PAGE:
1Honor a physician with the honor due to him for the uses which you may have of him: for the Lord has created him.
2For of the most High comes healing, and he shall receive honor of the king.
3The skill of the physician shall lift up his head: and in the sight of great men he shall be in admiration.
4The Lord has created medicines out of the earth; and he that is wise will not abhor them.
5Was not the water made sweet with wood, that the virtue thereof might be known?
6And he has given men skill, that he might be honored in his marvelous works.
7With such does he heal men, and takes away their pains.
8Of such does the apothecary make a confection; and of his works there is no end; and from him is peace over all the earth,
9My son, in your sickness be not negligent: but pray to the Lord, and he will make you whole.
10Leave off from sin, and order your hands aright, and cleanse your heart from all wickedness.
11Give a sweet savor, and a memorial of fine flour; and make a fat offering, as not being.
12Then give place to the physician, for the Lord has created him: let him not go from you, for you have need of him.
13There is a time when in their hands there is good success.
14For they shall also pray to the Lord, that he would prosper that, which they give for ease and remedy to prolong life.
15He that sins before his Maker, let him fall into the hand of the physician.
16My son, let tears fall down over the dead, and begin to lament, as if you had suffered great harm yourself; and then cover his body according to the custom, and neglect not his burial.
17Weep bitterly, and make great moan, and use lamentation, as he is worthy, and that a day or two, lest you be evil spoken of: and then comfort yourself for your heaviness.
18For of heaviness comes death, and the heaviness of the heart breaks strength.
19In affliction also sorrow remains: and the life of the poor is the curse of the heart.
20Take no heaviness to heart: drive it away, and member the last end.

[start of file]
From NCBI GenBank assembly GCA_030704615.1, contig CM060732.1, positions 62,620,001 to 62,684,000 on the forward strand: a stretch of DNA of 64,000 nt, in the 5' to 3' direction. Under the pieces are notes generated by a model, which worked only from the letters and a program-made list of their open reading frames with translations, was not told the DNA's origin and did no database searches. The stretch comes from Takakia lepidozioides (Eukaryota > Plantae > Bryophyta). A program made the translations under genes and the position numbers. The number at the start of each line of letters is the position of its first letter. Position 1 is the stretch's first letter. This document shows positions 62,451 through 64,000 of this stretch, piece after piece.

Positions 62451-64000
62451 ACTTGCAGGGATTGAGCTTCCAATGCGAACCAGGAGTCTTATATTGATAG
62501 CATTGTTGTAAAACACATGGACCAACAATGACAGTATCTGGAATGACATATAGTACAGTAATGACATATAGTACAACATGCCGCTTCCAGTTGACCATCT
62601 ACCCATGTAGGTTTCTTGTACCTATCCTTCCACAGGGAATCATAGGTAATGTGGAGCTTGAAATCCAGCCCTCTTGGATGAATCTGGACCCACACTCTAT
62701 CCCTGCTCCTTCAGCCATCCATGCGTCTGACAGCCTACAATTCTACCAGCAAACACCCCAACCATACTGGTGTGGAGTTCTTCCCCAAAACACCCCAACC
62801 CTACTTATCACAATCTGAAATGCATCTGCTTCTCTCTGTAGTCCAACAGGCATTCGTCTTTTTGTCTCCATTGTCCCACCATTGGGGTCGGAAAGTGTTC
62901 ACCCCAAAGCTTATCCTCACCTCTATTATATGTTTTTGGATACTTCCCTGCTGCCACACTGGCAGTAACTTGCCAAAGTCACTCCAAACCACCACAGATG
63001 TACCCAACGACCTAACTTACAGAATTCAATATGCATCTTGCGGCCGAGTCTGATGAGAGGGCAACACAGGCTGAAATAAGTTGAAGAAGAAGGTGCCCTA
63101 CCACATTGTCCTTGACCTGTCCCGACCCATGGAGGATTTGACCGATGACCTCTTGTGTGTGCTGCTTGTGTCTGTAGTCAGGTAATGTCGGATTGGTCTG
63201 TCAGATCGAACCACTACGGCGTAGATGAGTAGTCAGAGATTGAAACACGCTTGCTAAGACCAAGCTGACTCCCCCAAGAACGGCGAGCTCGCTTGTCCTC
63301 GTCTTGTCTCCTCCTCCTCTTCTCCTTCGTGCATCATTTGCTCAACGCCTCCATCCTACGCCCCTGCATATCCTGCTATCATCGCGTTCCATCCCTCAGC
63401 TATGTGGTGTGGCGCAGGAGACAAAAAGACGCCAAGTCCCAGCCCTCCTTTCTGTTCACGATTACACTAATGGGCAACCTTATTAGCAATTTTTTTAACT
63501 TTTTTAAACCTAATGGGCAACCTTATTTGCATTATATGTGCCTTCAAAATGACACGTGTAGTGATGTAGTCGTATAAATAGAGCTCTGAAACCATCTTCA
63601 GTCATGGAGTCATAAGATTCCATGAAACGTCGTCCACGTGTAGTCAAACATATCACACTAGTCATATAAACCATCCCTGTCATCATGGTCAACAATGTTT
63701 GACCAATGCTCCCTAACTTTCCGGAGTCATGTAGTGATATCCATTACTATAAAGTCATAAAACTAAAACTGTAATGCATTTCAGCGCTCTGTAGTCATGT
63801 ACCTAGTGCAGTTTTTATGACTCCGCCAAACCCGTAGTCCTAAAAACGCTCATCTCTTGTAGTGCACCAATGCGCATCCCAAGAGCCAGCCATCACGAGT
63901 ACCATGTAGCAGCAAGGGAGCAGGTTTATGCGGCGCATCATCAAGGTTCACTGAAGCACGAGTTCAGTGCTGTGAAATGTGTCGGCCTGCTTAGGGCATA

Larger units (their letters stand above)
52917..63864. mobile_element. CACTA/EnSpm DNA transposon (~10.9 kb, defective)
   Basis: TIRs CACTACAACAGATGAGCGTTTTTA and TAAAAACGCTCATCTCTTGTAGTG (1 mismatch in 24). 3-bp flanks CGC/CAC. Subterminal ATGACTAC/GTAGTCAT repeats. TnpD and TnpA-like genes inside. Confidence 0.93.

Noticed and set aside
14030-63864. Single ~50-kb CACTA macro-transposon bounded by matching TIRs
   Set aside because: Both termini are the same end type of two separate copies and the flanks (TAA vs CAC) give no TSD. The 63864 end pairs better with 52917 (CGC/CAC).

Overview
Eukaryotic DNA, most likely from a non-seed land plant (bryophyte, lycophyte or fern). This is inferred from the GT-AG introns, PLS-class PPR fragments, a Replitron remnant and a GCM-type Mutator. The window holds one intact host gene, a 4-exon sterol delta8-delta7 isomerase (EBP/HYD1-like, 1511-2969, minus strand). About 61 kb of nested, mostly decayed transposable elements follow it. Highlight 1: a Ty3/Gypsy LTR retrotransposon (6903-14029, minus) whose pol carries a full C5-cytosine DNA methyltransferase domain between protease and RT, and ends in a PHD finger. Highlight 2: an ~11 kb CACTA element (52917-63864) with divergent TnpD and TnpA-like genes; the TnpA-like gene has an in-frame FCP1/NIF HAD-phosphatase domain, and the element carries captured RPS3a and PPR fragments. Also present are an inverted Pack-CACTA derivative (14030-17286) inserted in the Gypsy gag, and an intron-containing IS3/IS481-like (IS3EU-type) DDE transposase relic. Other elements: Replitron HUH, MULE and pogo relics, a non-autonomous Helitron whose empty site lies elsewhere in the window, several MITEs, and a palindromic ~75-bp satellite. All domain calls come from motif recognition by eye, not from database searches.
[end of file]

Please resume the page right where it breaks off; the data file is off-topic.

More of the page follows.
21Forget it not, for there is no turning again: you shall not do him good, but hurt yourself.
22Remember my judgment: for your also shall be so; yesterday for me, and to day for you.
23When the dead is at rest, let his remembrance rest; and be comforted for him, when his Spirit is departed from him.
24The wisdom of a learned man comes by opportunity of leisure: and he that has little business shall become wise.
25How can he get wisdom that holds the plow, and that glories in the goad, that drives oxen, and is occupied in their labors, and whose talk is of bullocks?
26He gives his mind to make furrows; and is diligent to give the kine fodder.
27So every carpenter and workmaster, that labores night and day: and they that cut and grave seals, and are diligent to make great variety, and give themselves to counterfeit imagery, and watch to finish a work:
28The smith also sitting by the anvil, and considering the iron work, the vapor of the fire wastes his flesh, and he fights with the heat of the furnace: the noise of the hammer and the anvil is ever in his ears, and his eyes look still upon the pattern of the thing that he makes; he sets his mind to finish his work, and watches to polish it perfectly:
29So does the potter sitting at his work, and turning the wheel about with his feet, who is always carefully set at his work, and makes all his work by number;
30He fashions the clay with his arm, and bows down his strength before his feet; he applies himself to lead it over; and he is diligent to make clean the furnace:
31All these trust to their hands: and every one is wise in his work.
32Without these can't a city be inhabited: and they shall not dwell where they will, nor go up and down:
33They shall not be sought for in publick counsel, nor sit high in the congregation: they shall not sit on the judges' seat, nor understand the sentence of judgment: they can't declare justice and judgment; and they shall not be found where parables are spoken.
34But they will maintain the state of the world, and all their desire is in the work of their craft.